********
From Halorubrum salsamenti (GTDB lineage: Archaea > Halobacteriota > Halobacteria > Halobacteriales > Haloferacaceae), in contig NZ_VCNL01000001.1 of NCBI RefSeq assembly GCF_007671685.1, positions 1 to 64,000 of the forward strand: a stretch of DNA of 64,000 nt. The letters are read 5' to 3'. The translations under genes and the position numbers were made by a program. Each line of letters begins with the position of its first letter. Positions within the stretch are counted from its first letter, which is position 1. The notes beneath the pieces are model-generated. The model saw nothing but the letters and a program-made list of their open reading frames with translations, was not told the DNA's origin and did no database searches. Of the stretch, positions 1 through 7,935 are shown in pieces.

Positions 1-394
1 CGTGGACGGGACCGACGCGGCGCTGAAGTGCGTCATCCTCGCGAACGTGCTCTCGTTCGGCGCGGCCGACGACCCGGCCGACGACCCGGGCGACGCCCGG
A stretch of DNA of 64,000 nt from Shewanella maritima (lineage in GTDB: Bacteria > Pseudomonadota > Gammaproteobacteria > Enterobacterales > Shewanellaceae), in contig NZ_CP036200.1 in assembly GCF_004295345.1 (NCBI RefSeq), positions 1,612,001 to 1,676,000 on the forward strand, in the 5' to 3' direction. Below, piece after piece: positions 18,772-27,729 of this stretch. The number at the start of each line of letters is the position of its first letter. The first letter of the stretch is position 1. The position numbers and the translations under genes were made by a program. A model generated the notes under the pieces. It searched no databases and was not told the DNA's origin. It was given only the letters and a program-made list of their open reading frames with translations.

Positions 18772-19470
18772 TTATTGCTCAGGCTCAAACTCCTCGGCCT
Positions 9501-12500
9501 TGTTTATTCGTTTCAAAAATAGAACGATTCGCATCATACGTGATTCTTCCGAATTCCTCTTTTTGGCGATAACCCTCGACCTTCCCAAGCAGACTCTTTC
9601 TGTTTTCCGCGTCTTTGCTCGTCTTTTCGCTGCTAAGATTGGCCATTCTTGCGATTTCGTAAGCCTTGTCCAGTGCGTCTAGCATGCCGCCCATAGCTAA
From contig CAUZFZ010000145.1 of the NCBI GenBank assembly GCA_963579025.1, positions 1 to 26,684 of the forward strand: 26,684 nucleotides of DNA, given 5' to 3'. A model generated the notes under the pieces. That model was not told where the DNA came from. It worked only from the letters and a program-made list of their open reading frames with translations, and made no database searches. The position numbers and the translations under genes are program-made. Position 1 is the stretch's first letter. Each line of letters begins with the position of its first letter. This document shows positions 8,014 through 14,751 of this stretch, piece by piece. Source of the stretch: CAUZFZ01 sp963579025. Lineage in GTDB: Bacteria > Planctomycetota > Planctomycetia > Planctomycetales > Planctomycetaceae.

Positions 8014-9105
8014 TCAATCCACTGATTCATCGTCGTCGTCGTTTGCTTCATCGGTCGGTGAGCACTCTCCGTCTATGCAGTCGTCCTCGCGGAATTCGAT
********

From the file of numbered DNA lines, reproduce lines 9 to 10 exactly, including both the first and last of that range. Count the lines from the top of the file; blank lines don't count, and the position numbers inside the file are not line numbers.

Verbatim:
9601 TGTTTTCCGCGTCTTTGCTCGTCTTTTCGCTGCTAAGATTGGCCATTCTTGCGATTTCGTAAGCCTTGTCCAGTGCGTCTAGCATGCCGCCCATAGCTAA
From contig CAUZFZ010000145.1 of the NCBI GenBank assembly GCA_963579025.1, positions 1 to 26,684 of the forward strand: 26,684 nucleotides of DNA, given 5' to 3'. A model generated the notes under the pieces. That model was not told where the DNA came from. It worked only from the letters and a program-made list of their open reading frames with translations, and made no database searches. The position numbers and the translations under genes are program-made. Position 1 is the stretch's first letter. Each line of letters begins with the position of its first letter. This document shows positions 8,014 through 14,751 of this stretch, piece by piece. Source of the stretch: CAUZFZ01 sp963579025. Lineage in GTDB: Bacteria > Planctomycetota > Planctomycetia > Planctomycetales > Planctomycetaceae.